As is common knowledge by now, the Secure Act limited the “stretch” tax deferral benefits of inherited IRAs to 10 years for most non-spouse beneficiaries beginning in 2020. Although there are no RMD requirements during the 10-year period, the potential for a substantial tax hit in year 10 means that current IRA account owners should revisit their beneficiary designations now.

The value of making any changes will, of course, depend upon who is currently designated as the account beneficiary. Understanding which beneficiaries qualify as “eligible designated beneficiaries” under the new rules is step one. To fully understand how the new rules will impact the value of an IRA after death, a deeper dive into the considerations for the various classes of current designated beneficiaries is needed.

Eligible Designated Beneficiaries: Background

Eligible designated beneficiaries may continue to use their life expectancy to determine inherited IRA distributions (subject to some special rules). Generally, eligible designated beneficiaries include: (1) surviving spouses, (2) minor children of the account owner (although the life expectancy rule applies only until the child reaches the age of majority, at which point the ten-year elimination period applies), (3) disabled beneficiaries, (4) chronically ill beneficiaries and (5) beneficiaries who are less than 10 years younger than the account owner.

Non-designated beneficiaries generally continue to be subject to the five-year payout rule even post-Secure Act (examples of non-designated beneficiaries include the account owner’s estate or someone who inherits the account but was not specified in the relevant forms as the designated beneficiary).

If the IRA designated beneficiary is currently the spouse of the account owner, no major changes need to be made. After death, the surviving spouse’s right to roll the IRA into his or her own IRA continues to exist and if the spouse fails to do so, the spouse’s own life expectancy can be used to determine distributions from the deceased spouse’s IRA under the old rules.

Non-spouse Individual Beneficiaries Post-Secure Act

If a child, grandchild or even a sibling of the account owner is named beneficiary, the situation becomes much more complex. Only children of the account owner qualify as eligible designated beneficiaries if they are minors when they inherit the account. Even so, minor children of the account owner do not get the full benefit of the life expectancy stretch that existed pre-Secure Act. Once the child reaches the age of majority, the life expectancy rule goes away and the same ten-year window begins to run.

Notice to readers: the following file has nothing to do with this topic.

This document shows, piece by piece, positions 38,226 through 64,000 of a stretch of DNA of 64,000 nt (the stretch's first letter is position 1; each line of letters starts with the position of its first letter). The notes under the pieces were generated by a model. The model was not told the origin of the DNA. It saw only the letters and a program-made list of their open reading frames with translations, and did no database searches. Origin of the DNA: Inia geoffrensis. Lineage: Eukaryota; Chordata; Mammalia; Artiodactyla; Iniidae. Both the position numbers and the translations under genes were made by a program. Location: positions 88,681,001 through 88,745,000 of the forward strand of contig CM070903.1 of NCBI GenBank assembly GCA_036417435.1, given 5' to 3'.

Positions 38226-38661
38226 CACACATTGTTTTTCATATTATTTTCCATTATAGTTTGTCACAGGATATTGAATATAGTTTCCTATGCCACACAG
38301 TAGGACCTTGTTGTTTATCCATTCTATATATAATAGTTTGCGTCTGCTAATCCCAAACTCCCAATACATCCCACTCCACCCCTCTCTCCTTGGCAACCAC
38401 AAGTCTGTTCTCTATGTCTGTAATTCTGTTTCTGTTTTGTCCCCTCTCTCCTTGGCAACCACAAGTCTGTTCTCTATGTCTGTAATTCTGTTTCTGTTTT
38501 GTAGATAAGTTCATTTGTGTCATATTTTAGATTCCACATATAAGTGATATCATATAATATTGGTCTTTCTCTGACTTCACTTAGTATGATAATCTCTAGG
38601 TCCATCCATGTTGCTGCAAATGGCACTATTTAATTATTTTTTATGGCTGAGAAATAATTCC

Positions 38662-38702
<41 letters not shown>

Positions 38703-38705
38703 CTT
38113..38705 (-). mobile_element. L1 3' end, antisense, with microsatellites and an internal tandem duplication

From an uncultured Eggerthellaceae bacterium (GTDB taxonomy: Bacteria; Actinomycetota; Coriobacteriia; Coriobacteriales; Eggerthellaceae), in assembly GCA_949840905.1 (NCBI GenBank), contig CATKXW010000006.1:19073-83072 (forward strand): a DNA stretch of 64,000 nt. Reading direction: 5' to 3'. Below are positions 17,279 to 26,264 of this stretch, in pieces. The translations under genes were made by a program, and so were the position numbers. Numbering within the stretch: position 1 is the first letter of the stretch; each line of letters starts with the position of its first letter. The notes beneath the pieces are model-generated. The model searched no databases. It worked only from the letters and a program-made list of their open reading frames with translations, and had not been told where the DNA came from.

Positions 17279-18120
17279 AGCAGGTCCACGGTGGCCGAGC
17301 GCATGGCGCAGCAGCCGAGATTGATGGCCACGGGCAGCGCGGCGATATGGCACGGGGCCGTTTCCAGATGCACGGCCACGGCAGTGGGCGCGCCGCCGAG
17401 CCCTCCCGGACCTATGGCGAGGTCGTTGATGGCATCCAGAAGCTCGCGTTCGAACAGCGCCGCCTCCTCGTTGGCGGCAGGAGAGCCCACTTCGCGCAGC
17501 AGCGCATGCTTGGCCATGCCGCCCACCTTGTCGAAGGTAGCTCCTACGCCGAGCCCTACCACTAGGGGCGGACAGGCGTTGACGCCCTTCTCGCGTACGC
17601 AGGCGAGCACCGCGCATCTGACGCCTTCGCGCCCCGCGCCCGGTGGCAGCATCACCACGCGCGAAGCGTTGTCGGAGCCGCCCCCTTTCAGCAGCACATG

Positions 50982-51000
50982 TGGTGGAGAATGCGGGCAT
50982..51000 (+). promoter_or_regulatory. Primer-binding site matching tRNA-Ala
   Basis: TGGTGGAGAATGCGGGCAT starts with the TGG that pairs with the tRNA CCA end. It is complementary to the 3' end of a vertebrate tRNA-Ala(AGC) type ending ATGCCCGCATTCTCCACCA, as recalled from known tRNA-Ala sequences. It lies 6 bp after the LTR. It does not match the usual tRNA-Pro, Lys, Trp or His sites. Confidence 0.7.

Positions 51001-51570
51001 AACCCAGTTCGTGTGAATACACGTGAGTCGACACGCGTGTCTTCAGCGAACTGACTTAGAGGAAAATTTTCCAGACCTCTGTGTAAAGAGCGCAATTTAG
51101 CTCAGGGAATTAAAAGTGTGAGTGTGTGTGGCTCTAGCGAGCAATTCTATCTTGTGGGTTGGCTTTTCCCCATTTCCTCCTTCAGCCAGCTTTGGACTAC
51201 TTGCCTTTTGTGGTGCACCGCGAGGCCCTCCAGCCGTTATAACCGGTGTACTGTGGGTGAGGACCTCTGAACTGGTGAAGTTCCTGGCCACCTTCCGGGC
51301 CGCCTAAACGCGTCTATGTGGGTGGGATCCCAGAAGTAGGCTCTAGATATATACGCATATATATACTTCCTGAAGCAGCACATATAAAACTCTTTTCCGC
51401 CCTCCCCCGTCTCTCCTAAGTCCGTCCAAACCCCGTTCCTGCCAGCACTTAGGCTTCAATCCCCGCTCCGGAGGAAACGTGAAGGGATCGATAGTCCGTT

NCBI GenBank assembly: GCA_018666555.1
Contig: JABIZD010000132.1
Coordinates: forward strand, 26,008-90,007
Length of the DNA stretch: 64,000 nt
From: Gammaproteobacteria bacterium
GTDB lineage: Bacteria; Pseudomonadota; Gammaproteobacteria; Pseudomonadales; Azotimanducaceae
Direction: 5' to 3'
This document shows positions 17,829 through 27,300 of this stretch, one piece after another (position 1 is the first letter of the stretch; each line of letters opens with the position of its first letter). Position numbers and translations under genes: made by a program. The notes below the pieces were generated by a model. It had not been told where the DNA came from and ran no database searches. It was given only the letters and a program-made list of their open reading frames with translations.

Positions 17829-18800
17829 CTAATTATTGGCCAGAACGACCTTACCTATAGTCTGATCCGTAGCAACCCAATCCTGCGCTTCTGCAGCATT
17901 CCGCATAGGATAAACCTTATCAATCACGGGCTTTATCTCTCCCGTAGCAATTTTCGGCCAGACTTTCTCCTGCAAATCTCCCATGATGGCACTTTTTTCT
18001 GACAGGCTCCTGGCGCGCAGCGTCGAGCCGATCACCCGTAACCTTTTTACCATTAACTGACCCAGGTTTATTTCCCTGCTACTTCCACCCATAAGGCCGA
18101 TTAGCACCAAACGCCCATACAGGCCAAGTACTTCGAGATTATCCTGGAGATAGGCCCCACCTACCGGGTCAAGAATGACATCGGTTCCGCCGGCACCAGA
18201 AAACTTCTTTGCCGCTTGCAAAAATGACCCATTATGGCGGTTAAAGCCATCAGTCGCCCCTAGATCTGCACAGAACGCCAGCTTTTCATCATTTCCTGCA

Account owners who have named young grandchildren or family members as designated beneficiaries solely because of the tax benefits should reevaluate, as well. In some cases, continuing to name someone young as beneficiary can remain beneficial from a tax standpoint. If it reasonable to expect that the grandchild will be in a low tax bracket upon inheriting the account, the ability to withdraw funds and have them taxed at a low ordinary income tax rate can be beneficial (a 22-year old grandchild will likely be in a much lower tax bracket than a 50-year old child). However, with respect to minors, it’s important to remember the kiddie tax rules that pull unearned income into the parents’ tax bracket.

Trusts and Charities as IRA Beneficiaries Post-Secure Act

For trust beneficiaries, the rules have also become more complex. Under the old rules, qualifying trust beneficiaries could use the oldest individual beneficiary’s life expectancy to determine payout obligations. Post-Secure, trusts are subject to the same ten-year rule as other non-eligible designated beneficiaries.

That means the trust beneficiary will be required to withdraw the funds much sooner—and, depending upon the trust terms, could even create a situation where the entire trust value is distributed in year ten. Clients with concerns over asset protection or even a possible divorce should reevaluate their planning strategies—perhaps funding a separate trust with non-IRA assets for the trust’s beneficiary. Importantly, IRAs inherited by non-spouse beneficiaries do not receive the creditor protection generally afforded to retirement accounts in bankruptcy under Supreme Court precedent.

Unless the trust beneficiary is disabled, using the trust structure will no longer create tax advantages solely with respect to the “stretch” of tax deferral over the beneficiary’s life expectancy. In some cases, clients may even find that the trust intermediary creates more complications than it solves. In others, giving a trustee the power to allocate assets post-mortem (i.e., by giving Roth assets to higher-bracket beneficiaries and traditional IRA assets to those in lower brackets).

At minimum, clients should evaluate whether a more restrictive “accumulation trust” might be more valuable to hold the assets and provide asset protection for the beneficiary instead of giving the beneficiary unfettered access to the funds within the ten-year period. Whether the trustee should be given greater power to allocate distributions within the ten-year window should also be considered (i.e., giving the trustee power to take greater distributions in years where large charitable donations are made).

Naming a charity as beneficiary has perhaps become even more attractive post-Secure. Designating a charitable IRA beneficiary will entitle the account owner to an estate tax deduction and give the charity the right to the pre-tax value of the account.

Conclusion

The Secure Act rules, while reasonably simple, create complications for anyone who has funded or continues to fund an IRA. Every client should be apprised of options tailored to their specific circumstances.

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